The Rhythm Section, a thriller about revenge and geopolitics, wastes no time establishing a tone of po-faced cheese. Armed with a silenced pistol, Stephanie Patrick (Blake Lively) creeps up a stairway in Morocco, past a parrot, and up behind an old man in a wheelchair. She appears to be some kind of stylish assassin, with short, choppy dark hair. But before she can pull the trigger, the screenplay interrupts. It is eight months earlier. Stephanie is a stringy blonde with dark bags under her eyes, an addict plying the world’s oldest profession at below-wholesale prices in London. At this point, we are presumably supposed to be thinking, “Wow, how did she get from here to there?”
Not that this character is much of mystery; her psychology is for the most part defined by her changing hairstyles, as well as Lively’s unwavering attempt at a lockjaw English accent. We learn that she was once a movie’s idea of middle class (instead of a movie’s idea of rock bottom), until her parents and siblings died in a plane crash. Occasionally, The Rhythm Section offers us glimpses of these happier times in flashbacks that are filmed with Penthouse-ian quantities of hazy lens diffusion to distinguish them from the movie’s otherwise gloomy palette: The Patricks live in their showroom kitchen and living room in Stephanie’s memory, everyone wearing sweaters and giggling and enjoying Le Creuset cookware.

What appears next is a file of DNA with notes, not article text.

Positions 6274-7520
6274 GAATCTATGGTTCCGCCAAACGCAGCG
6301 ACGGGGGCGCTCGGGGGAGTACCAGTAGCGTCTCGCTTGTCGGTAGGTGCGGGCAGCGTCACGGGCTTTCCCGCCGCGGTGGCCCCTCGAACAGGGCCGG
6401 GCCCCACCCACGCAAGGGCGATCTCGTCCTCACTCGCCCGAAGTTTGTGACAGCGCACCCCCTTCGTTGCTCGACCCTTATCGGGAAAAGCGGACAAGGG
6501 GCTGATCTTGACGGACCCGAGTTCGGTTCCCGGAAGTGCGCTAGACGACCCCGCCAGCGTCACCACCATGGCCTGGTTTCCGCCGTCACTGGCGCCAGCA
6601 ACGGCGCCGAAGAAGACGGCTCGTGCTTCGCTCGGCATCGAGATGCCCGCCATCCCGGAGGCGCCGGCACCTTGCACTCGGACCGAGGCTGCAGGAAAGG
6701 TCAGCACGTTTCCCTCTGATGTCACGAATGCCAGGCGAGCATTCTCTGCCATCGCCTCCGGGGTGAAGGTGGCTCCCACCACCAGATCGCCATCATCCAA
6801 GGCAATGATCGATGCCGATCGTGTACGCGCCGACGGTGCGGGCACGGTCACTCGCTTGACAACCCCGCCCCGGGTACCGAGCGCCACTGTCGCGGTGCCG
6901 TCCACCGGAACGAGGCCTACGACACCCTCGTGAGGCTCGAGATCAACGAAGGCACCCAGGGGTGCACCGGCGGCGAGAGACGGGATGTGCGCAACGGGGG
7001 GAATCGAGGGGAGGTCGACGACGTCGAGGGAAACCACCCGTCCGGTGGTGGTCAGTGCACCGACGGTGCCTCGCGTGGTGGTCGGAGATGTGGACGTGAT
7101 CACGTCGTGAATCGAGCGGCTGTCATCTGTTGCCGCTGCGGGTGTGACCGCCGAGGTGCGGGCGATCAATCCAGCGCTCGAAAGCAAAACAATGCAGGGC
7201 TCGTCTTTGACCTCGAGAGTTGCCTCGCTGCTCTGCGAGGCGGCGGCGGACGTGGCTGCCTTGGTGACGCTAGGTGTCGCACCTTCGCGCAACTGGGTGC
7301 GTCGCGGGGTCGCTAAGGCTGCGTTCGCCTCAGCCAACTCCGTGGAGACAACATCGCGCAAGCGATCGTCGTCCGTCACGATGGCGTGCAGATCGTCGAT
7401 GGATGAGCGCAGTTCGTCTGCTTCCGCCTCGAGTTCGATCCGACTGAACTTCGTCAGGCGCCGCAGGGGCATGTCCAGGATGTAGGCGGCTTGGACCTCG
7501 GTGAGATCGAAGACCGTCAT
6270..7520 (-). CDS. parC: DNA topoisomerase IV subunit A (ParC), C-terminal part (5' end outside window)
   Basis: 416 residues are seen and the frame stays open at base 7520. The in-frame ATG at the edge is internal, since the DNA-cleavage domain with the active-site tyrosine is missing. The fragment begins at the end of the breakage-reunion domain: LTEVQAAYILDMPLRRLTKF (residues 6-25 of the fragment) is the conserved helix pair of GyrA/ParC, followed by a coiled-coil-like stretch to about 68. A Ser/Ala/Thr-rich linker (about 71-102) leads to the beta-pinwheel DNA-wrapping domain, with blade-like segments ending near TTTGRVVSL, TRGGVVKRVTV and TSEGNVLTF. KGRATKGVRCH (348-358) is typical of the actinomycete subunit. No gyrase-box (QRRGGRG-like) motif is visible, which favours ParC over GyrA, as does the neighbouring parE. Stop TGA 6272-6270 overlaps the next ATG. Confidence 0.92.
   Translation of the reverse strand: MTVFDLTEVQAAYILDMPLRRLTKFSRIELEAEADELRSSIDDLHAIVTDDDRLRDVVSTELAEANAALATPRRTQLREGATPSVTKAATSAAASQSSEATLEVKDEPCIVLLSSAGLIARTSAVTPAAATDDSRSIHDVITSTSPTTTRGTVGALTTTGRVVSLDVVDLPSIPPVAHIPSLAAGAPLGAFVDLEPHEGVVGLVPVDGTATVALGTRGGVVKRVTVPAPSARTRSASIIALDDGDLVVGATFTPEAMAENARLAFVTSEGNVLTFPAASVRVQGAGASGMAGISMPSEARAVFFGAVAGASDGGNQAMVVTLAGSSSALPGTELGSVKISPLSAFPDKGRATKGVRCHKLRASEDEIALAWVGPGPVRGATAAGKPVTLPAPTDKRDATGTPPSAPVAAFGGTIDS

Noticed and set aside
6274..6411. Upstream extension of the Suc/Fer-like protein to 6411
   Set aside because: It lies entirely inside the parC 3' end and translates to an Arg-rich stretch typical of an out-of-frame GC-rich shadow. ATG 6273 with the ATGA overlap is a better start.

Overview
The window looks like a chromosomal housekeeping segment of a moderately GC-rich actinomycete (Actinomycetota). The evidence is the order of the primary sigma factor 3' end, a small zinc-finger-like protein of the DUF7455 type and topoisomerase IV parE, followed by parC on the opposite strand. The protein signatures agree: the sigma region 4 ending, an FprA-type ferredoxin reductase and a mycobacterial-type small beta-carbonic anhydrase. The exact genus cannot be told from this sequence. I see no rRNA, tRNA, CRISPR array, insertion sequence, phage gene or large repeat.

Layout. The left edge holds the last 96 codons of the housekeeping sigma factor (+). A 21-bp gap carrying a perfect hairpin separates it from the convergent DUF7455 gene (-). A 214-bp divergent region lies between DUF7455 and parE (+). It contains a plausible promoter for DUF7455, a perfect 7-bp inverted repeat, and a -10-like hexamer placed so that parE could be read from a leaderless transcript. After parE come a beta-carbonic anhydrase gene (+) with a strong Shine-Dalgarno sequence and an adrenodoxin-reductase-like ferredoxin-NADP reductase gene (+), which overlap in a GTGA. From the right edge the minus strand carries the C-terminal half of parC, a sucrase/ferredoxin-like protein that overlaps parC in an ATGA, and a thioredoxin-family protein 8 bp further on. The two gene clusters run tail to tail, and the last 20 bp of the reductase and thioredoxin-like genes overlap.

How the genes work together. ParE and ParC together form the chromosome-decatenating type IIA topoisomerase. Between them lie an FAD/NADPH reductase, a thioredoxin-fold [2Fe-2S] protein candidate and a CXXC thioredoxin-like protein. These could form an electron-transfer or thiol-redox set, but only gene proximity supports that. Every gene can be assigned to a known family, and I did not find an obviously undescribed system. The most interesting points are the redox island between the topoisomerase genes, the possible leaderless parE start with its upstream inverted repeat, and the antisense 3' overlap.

How heroin and sex work entered the picture is anyone’s guess. But Stephanie’s path to something like badassery begins with Keith Proctor (Raza Jaffrey), a journalist with shadowy connections who first approaches her by posing as a client. Proctor, who has one of those serial-killer walls of photos and newspaper clippings in his flat, claims to have proof that the plane crash that killed Stephanie’s family was not only a terrorist bombing, but that it was also covered up, and now one of the men responsible is roaming free in London. After an initial, abortive attempt at vengeance that ends with disastrous consequences, she decides to enter the cloak-and-dagger world herself.